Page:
How 10 billion people could live well by 2050 – using as much energy as we did 60 years ago

Flattening inequality between and within countries could allow everyone a good standard of living within a liveable climate.

Joel Millward-Hopkins, Postdoctoral Researcher in Sustainability, University of Leeds • conversation
Oct. 5, 2020 ~7 min

Tags: climate-change energy automation energy-efficiency climate-action renewable-energy energy-consumption global-inequality

The urge to punish is not only about revenge – unfairness can unleash it, too

Unfairness alone is upsetting enough to drive people to punish lucky recipients of unfair outcomes.

Paul Deutchman, PhD Candidate in Psychology, Boston College • conversation
Sept. 30, 2020 ~6 min

Tags: morality psychology inequality competition motivation behavioral-economics evolutionary-psychology psychology-research fairness morals punishment justice deterrence stealing moral-outrage theft inequity social-inequity

Harvard journal keeps data scientists connected during COVID

Data science provides a foundation for an important front in the battle against COVID-19. The Harvard Data Science Review, a journal of the Harvard Data Science Initiative, is helping keep data scientists connected and up to date on the latest findings.

Alvin Powell • harvard
Sept. 18, 2020 ~21 min

Tags: science-technology covid-19 inequality data-science alvin-powell bias francesca-dominici harvard-data-science-initiative harvard-data-science-review xiao-li-meng

Top 1% of EU households have carbon footprints 22 times larger than climate targets allow

Our new research uncovered stark carbon inequality across the EU.

Richard Wood, Professor of Industrial Ecology, Norwegian University of Science and Technology • conversation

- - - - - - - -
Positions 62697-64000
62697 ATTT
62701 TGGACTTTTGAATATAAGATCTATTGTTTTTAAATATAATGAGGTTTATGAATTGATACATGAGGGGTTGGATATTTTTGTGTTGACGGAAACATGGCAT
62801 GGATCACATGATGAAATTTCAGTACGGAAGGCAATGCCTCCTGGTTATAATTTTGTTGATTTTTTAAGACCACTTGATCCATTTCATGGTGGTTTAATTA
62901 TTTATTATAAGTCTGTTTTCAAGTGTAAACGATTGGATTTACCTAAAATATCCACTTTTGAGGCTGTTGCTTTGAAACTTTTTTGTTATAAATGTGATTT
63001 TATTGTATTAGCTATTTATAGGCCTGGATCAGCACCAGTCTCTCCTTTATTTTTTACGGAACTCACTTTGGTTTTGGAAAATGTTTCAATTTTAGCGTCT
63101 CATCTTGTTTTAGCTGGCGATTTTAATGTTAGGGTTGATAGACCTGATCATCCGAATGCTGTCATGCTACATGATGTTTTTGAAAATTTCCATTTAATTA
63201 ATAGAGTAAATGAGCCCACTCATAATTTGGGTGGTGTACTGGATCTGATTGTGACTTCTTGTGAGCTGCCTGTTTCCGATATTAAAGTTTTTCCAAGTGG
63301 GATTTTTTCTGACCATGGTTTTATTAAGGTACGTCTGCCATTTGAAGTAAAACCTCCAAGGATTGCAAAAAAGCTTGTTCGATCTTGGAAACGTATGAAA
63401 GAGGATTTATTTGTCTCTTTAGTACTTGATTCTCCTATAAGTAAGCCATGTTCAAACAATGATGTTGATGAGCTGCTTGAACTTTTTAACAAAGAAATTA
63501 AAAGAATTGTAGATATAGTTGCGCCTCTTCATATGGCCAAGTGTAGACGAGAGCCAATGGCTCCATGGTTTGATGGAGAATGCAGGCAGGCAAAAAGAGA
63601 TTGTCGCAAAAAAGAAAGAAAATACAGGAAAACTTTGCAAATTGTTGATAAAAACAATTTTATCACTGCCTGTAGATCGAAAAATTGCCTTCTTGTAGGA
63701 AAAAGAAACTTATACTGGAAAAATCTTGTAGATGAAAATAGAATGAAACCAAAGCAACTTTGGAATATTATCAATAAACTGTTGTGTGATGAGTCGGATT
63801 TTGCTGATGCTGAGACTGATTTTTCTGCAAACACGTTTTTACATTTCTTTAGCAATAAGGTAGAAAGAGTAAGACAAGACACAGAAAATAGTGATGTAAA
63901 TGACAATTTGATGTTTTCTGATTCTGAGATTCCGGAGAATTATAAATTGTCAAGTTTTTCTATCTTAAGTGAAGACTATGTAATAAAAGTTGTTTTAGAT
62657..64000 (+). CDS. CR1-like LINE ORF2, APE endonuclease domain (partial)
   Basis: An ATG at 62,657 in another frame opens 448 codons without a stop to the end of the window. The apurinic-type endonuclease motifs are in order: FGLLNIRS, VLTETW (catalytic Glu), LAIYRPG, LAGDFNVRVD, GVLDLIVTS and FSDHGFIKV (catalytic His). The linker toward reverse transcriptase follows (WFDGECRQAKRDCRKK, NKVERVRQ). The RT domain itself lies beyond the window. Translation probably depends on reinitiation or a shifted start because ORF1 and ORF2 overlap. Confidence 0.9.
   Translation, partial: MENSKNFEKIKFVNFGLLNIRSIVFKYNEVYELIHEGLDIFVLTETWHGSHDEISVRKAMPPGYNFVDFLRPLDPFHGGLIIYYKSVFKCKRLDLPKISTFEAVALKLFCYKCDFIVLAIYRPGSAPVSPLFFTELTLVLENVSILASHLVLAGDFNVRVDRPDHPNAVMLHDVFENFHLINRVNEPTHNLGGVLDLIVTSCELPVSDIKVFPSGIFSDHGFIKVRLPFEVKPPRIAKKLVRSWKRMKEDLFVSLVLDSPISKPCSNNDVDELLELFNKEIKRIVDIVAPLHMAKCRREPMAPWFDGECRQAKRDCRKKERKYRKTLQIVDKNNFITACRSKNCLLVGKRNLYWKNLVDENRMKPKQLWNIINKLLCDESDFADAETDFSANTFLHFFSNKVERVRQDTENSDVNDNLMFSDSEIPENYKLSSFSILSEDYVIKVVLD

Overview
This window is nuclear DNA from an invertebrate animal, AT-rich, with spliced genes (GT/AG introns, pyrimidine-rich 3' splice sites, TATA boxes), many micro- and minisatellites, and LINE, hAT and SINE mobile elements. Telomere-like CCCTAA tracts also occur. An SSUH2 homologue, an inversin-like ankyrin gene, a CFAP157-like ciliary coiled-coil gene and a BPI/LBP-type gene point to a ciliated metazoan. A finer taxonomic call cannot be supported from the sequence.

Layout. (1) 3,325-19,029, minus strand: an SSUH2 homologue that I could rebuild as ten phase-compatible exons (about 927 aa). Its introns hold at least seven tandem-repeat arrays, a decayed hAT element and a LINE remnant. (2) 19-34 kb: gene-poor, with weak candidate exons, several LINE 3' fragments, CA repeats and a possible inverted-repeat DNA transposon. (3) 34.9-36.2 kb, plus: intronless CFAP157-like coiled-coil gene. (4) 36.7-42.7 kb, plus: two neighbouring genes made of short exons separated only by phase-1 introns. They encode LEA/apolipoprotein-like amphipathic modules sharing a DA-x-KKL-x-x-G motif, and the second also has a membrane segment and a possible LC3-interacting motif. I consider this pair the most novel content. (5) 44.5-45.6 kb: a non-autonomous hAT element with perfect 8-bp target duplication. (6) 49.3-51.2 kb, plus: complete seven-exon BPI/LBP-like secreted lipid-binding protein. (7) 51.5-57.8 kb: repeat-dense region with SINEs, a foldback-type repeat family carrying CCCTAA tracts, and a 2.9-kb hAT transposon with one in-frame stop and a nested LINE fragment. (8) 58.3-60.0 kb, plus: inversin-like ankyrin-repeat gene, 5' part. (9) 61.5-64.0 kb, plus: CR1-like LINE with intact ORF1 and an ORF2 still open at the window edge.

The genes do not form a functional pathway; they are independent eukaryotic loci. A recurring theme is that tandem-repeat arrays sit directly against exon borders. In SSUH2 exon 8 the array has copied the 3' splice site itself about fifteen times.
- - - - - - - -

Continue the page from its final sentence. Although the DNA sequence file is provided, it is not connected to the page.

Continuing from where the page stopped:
Aug. 27, 2020 ~7 min

Tags: carbon-emissions inequality carbon-footprint 15-degrees

How racism and classism affect natural ecosystems

Scientists find inequality between humans also harms the birds, the bees, the microbes and the trees.

Jake M. Robinson, PhD Researcher, Department of Landscape, University of Sheffield • conversation
Aug. 19, 2020 ~6 min

Tags: biodiversity inequality racism indigenous-people urban-ecology

Nature and nurture both contribute to gender inequality in leadership – but that doesn't mean patriarchy is forever

Recognizing the influence of evolution on behavior and gender norms suggests ways to reduce gender inequality in leadership in the real world.

Christopher von Rueden, Associate Professor of Leadership Studies, University of Richmond • conversation
Aug. 18, 2020 ~9 min

Tags: anthropology gender gender-inequality leadership human-evolutionary-biology social-norms competition gender-roles evolutionary-biology competitiveness patriarchy gender-norms womens-leadership

Fine-particle air pollution has decreased across the US, but poor and minority communities are still the most polluted

A new study shows that while fine particle air pollution has declined nationwide over the past 40 years, the health and environmental benefits haven't been shared evenly.

Jay Shimshack, Associate Professor of Public Policy and Economics, University of Virginia • conversation
July 30, 2020 ~9 min

Tags: public-health inequality air-pollution environmental-justice particulates us-environmental-protection-agency environmental-health us-environmental-policy monitoring

Random testing in Indiana shows COVID-19 is 6 times deadlier than flu, and 2.8% of the state has been infected

A team of researchers from Indiana University performed random testing for SARS-CoV-2 across the state. The results offer some of the most accurate data to date about important aspects of the virus.

Nir Menachemi, Professor of Health Policy and Management, Indiana University • conversation
July 21, 2020 ~11 min

Tags: health epidemiology public-health coronavirus inequality pandemic statistics sars-cov-2 testing random-sampling antibody-testing indiana rt-pcr covi-19 death-rate

Ending the pandemic will take global access to COVID-19 treatment and vaccines – which means putting ethics before profits

The high cost of pharmaceuticals often means only the richest patients get lifesaving medicines. As coronavirus drugs emerge, it will require hard, creative work to ensure they're available to all.

Nicole Hassoun, Associate Professor of Philosophy, Binghamton University, State University of New York • conversation
July 16, 2020 ~9 min

Tags: covid-19 coronavirus global-health ethics inequality tuberculosis prescription-drug-prices remdesivir covid-19-vaccine religion-and-society bioethics access-to-medicines drug-prices essential-medicines polio-vaccination ethical-dilemma

Affluence is killing the planet, warn scientists

We need to move towards 'sufficiency-oriented' lifestyles.

Manfred Lenzen, Professor of Sustainability Research, School of Physics, University of Sydney • conversation
June 24, 2020 ~7 min

Tags:  sustainability  climate-change  inequality

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